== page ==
We wouldn’t allow our children to play with an unsafe toy, nor would we use a household item that was deemed dangerous. But, when it comes to our autos and trucks, many Americans continue driving one that has been recalled because of a safety concern.
It’s More Than You Might Think
The statistics are a bit unsettling – the number of recalled vehicles reached 51 million in 2015, second only to 2014’s record of 60 million vehicles.
What do you need to be worried about?
Auto experts say the bulk of the recalls are for faulty airbags, which have been linked to injuries and deaths. However, other recalls were for hazards involving steering, cruise control, engines and seat belts. These failures have led to sudden loss of control of the vehicle, parts failures in a crash, or caused vehicle fires.
Many Are Not Getting Fixed
Despite a major effort by automakers, only 75 percent of vehicles that might have issues are being looked at or repaired.
And that’s the concern; a recent Carfax survey found that tens of millions of vehicles that have been recalled the past few years have never been fixed. By their estimate, one in five on the roads today is in need of a repair for a safety defect. Even more troubling is that the type of vehicle with the highest rate of unfixed safety issues is a family-owned minivan. SUVs and pickup trucks are a close second and third. Often, this means the drivers of those cars or trucks, maybe someone you know, is at significant risk if a part should fail.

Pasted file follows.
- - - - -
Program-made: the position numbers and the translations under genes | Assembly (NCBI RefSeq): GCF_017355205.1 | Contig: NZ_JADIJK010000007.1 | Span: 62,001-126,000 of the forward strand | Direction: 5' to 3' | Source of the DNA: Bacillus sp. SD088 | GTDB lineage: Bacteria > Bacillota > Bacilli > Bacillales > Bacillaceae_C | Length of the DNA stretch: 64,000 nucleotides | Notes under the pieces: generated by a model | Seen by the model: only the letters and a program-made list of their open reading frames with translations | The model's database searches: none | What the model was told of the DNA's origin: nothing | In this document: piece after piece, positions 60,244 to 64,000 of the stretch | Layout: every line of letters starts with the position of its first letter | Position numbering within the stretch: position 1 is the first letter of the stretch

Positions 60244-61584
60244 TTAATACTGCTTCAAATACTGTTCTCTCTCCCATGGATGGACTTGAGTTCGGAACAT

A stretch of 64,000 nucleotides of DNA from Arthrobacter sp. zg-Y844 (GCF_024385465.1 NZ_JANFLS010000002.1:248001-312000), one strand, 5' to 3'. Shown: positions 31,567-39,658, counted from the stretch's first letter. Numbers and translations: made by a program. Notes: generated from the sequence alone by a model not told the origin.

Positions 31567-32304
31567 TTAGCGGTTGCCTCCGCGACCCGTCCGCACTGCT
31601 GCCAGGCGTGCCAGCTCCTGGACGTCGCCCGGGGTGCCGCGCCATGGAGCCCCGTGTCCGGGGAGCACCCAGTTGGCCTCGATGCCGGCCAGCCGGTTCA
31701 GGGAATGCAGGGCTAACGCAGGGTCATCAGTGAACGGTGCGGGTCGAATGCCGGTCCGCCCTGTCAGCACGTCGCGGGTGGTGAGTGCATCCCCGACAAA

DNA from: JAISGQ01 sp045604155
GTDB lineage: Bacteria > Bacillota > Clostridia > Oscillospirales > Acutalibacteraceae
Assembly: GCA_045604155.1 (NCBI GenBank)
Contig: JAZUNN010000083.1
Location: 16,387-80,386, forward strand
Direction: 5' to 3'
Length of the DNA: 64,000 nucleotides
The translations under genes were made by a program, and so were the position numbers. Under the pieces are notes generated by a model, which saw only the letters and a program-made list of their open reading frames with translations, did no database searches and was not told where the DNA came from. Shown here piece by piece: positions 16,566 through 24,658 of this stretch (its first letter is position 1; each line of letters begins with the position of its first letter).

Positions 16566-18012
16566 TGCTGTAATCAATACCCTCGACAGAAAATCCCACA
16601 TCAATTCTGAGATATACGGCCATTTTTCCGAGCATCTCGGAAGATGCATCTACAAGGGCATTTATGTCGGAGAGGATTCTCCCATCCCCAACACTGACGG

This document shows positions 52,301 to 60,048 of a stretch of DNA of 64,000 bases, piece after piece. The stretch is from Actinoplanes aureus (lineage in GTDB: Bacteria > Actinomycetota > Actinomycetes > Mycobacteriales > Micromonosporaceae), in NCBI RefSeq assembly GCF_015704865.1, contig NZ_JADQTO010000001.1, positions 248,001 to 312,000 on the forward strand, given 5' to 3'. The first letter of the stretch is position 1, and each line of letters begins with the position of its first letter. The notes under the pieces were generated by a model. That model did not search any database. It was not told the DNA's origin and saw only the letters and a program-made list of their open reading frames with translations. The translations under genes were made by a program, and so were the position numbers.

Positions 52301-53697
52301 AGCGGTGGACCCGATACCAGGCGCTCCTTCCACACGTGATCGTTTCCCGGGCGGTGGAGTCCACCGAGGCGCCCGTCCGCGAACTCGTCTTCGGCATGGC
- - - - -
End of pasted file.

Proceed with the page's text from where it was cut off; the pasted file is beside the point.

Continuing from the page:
So Why Wouldn’t Someone Get the Fix?
There are many reasons why drivers aren’t getting defective vehicles to a dealer or mechanic:
- They are not aware of the recall
- They worry it will take too much time or cost too much
- They just don’t care
- Recall notices are often mailed to an old address
- So Has Your Vehicle Been Recalled?
The government maintains an excellent website where you can check, for free:
If you find your vehicle on the recall list, safety groups recommend that you contact the car dealer immediately to set up an appointment to have it looked at. Keep in mind, you should not have to pay for any parts or labor because of a recall. Not all vehicles may need a fix, but finding out will bring you peace-of-mind. And, if you think your vehicle has a defect, but hasn’t been recalled yet, save any receipts; you should be reimbursed if the recall occurs later.
What Does a Recall Mean for My Insurance?
While driving a recalled vehicle shouldn’t affect your insurance, the quicker you have it checked out or repaired, the safer you and others will be.
However, you should contact your insurance company if the dealer gives you a loaner car while yours is being repaired; you’ll want to verify that you have the right coverage..